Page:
One fundamental challenge to ending well is having to say “no” to so many worthy ideas, needs, opportunities and people. That’s a hazard of philanthropy, in general, but as we conclude our work this aspect has intensified. It is difficult and consuming, but necessary, to be respectful of the people who approach us with compelling ideas that we simply cannot take up if we want to remain focused and effective with our remaining finite resources. Some people understand and acknowledge this difficulty well but to others we – I – may seem short-sighted, even arrogant.

Another challenge is to transition our employees, as we reduce in size, from the unique experience at Atlantic to their next professional opportunities. These days we’re saying goodbye to extraordinary people every six months and it is always difficult. We are enthused and inspired, however, by what many of our “graduates” move on to; and we work at supporting some of those opportunities with transition fellowships.

Lastly, and most poignantly, our Giving While Living work is a reflection of our individual limited lives. What are we here to do? If we have earned wealth, to what effect is it to be deployed? We want – Chuck wants – wealthy individuals to think about what wealth is about and what it means to have and use that wealth in our short time on Earth. My own challenge – one Chuck has implicitly bestowed on me – is to make that a promising and accessible challenge to others of means and ability who have a disposition to improve our shared world.

NR: What do you consider Atlantic Philanthropies’ greatest achievement/s?

CO: First, it’s critical to recognise that what we’ve done is to help create resources and conditions that will allow our grantees to succeed and thrive. We’re a funder and strategist in partnership with grantee organisations and governments. We hope we add value and support, but they do the hard work and deserve the credit.

Second, what we hope may be our greatest achievement is to reflect how big bet, limited life philanthropy can make a difference – that Giving While Living is both a satisfying and effective approach to deploying philanthropic monies to their highest and best use.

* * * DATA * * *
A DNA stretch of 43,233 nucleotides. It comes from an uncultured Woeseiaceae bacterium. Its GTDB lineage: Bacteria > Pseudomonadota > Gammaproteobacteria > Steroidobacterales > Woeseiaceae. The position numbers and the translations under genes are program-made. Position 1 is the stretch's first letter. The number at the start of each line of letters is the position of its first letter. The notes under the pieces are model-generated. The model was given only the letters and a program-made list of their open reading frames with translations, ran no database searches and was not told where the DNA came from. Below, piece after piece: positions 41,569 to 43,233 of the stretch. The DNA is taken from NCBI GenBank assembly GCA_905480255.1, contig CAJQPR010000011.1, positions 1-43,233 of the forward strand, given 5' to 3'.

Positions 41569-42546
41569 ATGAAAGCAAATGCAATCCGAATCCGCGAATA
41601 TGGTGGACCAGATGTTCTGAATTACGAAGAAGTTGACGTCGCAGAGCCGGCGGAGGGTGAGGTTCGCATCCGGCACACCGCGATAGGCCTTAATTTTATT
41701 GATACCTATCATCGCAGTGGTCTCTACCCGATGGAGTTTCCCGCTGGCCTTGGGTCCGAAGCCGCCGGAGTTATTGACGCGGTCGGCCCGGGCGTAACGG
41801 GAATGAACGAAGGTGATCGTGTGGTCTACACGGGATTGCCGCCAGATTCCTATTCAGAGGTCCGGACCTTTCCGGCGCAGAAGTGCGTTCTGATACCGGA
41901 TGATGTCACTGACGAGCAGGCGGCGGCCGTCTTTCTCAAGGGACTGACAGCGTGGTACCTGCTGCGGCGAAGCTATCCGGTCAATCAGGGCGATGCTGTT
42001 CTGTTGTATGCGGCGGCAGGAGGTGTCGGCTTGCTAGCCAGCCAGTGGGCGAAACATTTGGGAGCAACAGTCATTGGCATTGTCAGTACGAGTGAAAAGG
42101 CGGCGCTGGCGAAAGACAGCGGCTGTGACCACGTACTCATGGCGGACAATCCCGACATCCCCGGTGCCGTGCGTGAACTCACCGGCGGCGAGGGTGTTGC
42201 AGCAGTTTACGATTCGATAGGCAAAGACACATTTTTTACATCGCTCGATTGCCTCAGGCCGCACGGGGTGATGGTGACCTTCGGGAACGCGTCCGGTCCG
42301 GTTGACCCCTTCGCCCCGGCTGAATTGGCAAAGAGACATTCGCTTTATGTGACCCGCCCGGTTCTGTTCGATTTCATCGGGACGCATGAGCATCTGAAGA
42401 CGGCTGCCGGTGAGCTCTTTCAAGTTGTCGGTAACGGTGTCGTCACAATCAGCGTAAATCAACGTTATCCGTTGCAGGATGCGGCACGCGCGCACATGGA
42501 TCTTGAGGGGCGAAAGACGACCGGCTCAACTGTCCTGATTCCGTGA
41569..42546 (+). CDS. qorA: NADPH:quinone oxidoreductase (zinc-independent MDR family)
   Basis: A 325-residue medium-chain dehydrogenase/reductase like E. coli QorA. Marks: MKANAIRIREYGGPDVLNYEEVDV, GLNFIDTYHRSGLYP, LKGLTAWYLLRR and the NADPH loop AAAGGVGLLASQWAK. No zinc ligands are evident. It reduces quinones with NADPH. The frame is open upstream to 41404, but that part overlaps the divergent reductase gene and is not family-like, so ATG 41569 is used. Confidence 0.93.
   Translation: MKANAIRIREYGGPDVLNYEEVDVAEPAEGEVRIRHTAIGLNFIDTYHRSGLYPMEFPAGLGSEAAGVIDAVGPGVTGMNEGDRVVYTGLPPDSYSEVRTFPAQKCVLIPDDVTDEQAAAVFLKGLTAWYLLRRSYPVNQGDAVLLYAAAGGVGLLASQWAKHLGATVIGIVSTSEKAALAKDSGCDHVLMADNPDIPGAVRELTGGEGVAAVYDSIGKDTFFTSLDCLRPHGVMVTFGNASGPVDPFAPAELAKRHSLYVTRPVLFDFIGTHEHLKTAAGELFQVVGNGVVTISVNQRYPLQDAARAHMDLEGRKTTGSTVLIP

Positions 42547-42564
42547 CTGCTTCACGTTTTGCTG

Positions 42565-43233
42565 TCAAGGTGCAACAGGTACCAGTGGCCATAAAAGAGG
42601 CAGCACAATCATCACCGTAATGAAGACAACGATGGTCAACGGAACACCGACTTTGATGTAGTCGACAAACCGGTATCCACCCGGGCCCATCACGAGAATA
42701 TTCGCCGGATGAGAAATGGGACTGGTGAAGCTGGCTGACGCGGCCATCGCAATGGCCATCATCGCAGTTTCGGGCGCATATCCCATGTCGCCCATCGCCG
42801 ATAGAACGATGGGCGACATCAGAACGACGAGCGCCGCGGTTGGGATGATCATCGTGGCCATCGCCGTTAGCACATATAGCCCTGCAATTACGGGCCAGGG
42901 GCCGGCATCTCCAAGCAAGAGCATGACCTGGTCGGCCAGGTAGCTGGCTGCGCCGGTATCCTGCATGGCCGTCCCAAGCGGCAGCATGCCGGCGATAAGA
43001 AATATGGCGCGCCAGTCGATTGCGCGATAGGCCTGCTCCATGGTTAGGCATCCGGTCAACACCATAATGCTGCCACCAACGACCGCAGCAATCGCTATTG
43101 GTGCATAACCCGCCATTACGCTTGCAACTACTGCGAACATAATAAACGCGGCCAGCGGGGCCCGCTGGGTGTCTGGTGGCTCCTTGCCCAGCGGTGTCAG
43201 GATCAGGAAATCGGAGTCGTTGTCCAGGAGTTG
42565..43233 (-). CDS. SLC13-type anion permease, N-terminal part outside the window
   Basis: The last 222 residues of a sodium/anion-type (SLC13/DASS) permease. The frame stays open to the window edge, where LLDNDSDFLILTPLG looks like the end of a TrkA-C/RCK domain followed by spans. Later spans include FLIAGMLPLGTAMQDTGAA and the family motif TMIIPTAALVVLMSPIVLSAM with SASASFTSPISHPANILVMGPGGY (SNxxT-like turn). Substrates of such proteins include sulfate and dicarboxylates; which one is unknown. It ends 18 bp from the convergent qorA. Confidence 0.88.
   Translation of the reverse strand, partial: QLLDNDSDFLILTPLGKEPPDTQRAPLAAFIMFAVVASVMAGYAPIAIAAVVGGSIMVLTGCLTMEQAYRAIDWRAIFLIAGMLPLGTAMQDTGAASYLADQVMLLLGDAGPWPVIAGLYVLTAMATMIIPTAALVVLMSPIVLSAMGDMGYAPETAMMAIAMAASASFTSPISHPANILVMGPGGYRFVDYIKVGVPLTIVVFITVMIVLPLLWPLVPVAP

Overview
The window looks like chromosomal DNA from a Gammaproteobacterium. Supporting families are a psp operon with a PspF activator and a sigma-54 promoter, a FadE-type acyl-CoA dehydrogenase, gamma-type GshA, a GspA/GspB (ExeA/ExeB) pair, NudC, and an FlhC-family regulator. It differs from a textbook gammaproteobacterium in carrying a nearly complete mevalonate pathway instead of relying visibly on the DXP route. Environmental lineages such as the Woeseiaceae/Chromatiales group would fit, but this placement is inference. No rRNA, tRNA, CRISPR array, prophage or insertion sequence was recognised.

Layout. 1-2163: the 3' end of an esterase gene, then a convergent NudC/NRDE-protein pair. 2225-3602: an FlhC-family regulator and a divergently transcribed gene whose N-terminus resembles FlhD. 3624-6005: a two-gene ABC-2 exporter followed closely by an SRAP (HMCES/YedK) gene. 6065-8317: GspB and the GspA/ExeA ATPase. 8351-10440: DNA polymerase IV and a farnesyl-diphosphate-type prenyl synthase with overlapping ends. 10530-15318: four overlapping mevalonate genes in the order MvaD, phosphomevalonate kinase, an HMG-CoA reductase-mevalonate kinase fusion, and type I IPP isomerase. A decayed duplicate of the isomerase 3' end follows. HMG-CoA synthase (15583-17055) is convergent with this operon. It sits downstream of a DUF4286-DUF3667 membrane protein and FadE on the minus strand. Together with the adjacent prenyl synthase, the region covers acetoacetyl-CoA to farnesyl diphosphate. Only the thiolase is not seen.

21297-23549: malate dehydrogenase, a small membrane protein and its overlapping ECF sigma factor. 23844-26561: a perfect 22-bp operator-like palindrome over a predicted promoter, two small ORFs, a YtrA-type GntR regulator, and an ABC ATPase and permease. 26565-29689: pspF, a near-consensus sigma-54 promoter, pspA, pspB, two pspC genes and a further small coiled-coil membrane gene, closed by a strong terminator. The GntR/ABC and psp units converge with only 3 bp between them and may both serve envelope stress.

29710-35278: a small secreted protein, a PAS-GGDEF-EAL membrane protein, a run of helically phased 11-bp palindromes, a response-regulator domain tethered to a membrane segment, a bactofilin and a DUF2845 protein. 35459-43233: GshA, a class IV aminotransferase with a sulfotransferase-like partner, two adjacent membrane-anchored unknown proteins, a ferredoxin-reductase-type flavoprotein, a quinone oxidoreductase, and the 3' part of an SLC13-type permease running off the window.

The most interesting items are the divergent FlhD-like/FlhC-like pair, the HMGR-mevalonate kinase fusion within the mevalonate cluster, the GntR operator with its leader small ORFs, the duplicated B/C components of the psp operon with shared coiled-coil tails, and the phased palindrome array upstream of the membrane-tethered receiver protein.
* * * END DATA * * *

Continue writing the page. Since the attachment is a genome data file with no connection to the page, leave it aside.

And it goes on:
To do this, we will compile proverbial “playbooks” for the burgeoning list and new generations of donors who embrace Chuck’s philosophy of Giving While Living and “limited life” philanthropy. That achievement is also an obligation, as the largest and most far-reaching foundation by far to be ending intentionally, to help others learn from and decide whether and how to apply our experience to their own philanthropy.

But getting beyond spreading the wisdom of Giving While Living – that concentrating one’s giving during one’s lifetime and learning from one’s mistakes and adjusting quickly – allows for great impact. However, what has been most remarkable has been balancing funding partnerships with government in many places with supporting local, citizen-led organisations that hold government to account.

Still, these are some of the big achievements and big bets that first come to mind:

  • As mentioned previously, the development and growth of research in third-level institutions and the knowledge economy in the Republic of Ireland
  • Over $2.6 billion dollars in capital investments, leveraging many billions more to create built environments for those who create and innovate
  • Helping create a Smart State in Queensland and fostering exponential growth of biomedical research and discovery across Australia
  • Development of a national public health system in Viet Nam, through investment in local public health initiatives and facilities
  • Providing support for guaranteeing the constitutional promises of equity, rights and justice, and the promotion of better health care and service delivery (notably TAC), in post-apartheid South Africa
  • Advancement of the peace and reconciliation processes in Northern Ireland, as well as making great strides in shared education, dementia care and early childhood learning to improve government services and reduce sectarian disparities
  • School discipline, near universal healthcare coverage and clear movement toward death penalty abolition in the United States
  • Highlighting the use of strategic litigation and advocacy funding to shape public and government policy, the fruits of which can be seen in outcomes such as South Africa HIV treatment and education policies; Irish policies on ageing and dementia; implementation of the Affordable Care Act in the United States; a changed relationship between the US and Cuba.

Research images courtesy Diamantina Institute, The University of Queensland.